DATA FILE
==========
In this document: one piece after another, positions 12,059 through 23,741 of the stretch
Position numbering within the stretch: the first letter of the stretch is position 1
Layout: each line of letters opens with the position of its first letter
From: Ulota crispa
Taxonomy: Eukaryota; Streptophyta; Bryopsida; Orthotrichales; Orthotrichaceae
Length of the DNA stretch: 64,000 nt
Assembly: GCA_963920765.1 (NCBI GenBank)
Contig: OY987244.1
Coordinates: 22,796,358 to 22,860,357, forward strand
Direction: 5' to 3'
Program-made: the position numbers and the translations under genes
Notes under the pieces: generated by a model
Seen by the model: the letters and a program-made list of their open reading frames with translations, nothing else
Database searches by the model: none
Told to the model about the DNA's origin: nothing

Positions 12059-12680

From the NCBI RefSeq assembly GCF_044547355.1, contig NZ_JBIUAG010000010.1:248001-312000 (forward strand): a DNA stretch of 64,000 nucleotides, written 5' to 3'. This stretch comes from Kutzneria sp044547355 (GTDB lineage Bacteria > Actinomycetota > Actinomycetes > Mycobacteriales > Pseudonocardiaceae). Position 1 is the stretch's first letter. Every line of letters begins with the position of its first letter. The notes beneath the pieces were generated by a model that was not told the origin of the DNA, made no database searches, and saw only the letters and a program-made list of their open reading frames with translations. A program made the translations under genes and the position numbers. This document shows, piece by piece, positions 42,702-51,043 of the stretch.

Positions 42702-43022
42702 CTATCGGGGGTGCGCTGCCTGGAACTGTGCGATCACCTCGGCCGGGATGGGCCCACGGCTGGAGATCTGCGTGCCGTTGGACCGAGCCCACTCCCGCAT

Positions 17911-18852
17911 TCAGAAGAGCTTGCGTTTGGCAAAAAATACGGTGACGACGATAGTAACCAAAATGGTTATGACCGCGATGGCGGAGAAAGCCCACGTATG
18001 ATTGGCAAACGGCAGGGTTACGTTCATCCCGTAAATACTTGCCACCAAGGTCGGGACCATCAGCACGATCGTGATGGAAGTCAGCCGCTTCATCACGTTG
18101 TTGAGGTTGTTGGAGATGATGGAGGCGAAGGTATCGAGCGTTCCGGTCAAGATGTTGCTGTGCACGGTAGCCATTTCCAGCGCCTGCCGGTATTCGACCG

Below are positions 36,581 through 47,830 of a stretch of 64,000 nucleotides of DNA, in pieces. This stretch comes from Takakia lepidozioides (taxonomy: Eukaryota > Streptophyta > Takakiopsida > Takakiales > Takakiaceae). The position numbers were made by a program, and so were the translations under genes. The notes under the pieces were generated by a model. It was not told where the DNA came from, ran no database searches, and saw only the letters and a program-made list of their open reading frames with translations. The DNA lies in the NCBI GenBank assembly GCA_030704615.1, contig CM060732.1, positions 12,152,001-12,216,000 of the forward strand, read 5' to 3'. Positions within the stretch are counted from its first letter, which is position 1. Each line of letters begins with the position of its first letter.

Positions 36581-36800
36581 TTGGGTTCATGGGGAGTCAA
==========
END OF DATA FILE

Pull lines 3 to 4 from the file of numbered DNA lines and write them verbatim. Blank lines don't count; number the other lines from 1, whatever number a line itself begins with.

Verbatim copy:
Layout: each line of letters opens with the position of its first letter
From: Ulota crispa